Walking into the theatre space you are greeted by opulence and luxury: everything in red from velvet drapes to satin seat cushions and red carpet. The ‘haze’ used during the production added to the overall atmosphere, particularly as ‘opium haze’ and such things were common place in the whore house and ‘parlours’ of the Medieval world. As much as it created an extra element of authenticity I wasn’t keen on the haze: it came in waves, often overpowering: I felt that a lesser dose would have been better but at least they warned us before we went into the production. Ascending the stair’s the room opens out before you, white marble column’s rising to the roof, displaying the age and grandeur of the building – the Provincial being a bank in earlier times. The audience is seated in tiers around the central stage looking down on the performers. The production is full of sensuality and grace, the costume’s are revealing, the casts movements and poses are sexually inviting, there is dancing at certain points as the Saxophone player fills the room with this bluesy, sensual music.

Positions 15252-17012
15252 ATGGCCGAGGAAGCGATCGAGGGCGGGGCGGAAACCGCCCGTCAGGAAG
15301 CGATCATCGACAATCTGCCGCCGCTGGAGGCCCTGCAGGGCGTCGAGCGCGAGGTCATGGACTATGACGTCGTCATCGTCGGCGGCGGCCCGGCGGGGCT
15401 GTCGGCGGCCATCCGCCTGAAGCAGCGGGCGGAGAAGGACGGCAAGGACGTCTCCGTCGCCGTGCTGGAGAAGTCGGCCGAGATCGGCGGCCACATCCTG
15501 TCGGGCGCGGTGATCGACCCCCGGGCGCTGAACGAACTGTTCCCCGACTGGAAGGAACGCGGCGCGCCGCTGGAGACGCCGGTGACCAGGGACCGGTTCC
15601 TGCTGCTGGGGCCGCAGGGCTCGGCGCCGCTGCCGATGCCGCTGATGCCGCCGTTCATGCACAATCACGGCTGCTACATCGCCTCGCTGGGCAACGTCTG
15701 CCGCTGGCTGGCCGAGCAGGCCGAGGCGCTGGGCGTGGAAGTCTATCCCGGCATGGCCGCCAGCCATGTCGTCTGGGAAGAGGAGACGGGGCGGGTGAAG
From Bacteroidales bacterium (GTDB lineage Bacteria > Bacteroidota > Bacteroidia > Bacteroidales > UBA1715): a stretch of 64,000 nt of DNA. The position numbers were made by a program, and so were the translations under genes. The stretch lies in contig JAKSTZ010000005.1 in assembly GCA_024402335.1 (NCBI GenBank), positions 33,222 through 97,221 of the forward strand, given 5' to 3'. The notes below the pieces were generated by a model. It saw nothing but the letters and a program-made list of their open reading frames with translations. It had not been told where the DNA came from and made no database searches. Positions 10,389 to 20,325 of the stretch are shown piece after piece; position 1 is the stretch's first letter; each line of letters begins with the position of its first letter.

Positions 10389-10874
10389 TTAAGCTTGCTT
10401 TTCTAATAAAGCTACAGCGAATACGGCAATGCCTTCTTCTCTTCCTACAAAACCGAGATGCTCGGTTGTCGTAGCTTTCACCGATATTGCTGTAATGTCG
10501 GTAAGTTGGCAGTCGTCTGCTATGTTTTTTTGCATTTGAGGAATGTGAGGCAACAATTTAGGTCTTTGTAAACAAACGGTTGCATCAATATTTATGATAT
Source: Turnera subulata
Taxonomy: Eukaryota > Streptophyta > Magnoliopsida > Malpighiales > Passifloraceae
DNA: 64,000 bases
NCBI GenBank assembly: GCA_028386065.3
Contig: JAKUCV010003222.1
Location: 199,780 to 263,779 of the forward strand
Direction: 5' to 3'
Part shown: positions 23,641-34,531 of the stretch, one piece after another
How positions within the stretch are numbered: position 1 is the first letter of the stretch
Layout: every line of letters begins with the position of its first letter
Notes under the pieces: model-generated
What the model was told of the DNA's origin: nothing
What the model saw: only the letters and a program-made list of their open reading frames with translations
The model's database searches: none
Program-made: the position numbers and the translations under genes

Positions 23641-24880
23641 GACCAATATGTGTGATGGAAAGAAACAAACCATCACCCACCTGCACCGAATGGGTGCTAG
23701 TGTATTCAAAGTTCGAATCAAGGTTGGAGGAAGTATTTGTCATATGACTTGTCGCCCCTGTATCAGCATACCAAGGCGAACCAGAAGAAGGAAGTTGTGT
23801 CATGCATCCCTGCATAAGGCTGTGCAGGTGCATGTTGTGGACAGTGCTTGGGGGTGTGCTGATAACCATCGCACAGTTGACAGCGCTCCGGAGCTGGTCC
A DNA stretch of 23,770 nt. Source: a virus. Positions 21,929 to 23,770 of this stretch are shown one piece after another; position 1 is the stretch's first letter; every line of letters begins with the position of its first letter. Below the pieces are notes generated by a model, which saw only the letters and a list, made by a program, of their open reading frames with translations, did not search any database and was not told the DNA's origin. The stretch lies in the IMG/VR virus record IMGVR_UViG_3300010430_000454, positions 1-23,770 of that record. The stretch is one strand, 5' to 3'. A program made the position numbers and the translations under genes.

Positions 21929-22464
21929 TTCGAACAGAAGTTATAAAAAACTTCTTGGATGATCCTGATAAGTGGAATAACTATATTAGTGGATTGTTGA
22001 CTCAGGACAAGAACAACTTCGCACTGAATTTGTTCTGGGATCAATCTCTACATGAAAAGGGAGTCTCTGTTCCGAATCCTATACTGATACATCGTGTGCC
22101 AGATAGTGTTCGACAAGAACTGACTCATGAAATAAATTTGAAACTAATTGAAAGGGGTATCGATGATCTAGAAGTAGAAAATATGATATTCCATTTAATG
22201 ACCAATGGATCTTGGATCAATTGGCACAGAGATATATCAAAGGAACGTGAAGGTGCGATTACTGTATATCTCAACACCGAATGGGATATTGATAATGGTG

With this version of the play the number of cast does not measure up to the number of characters taking part. Of the eight performers, five have two parts to play and to differentiate between each one subtle costume changes and clear accent differences occur: Lord Angelo becomes Mistress Overdone by draping sparkly material over the arms - much like a lady holds out the ends of her skirt – and the crisp upper class accent melts in to the lilting musical welsh accent. All the actors use the variation between the crisp upper class and the Welsh accent to differentiate their characters; of course some have stronger Welsh accents than others. In the limited space that the Provincial provides there was little if no space to change costumes behind the scenes, so a character’s representation had to be far more subtle, this is where accents play a great part and also to give actors character’s with opposing gender’s and personalities: Eiry Tomas playing the gentle Julietta and the bawdy Lucio. Productions that employ this technique can become difficult to follow but with the techniques used, my advice is to bear with it and the further you are drawn into the play the quicker it snaps into place.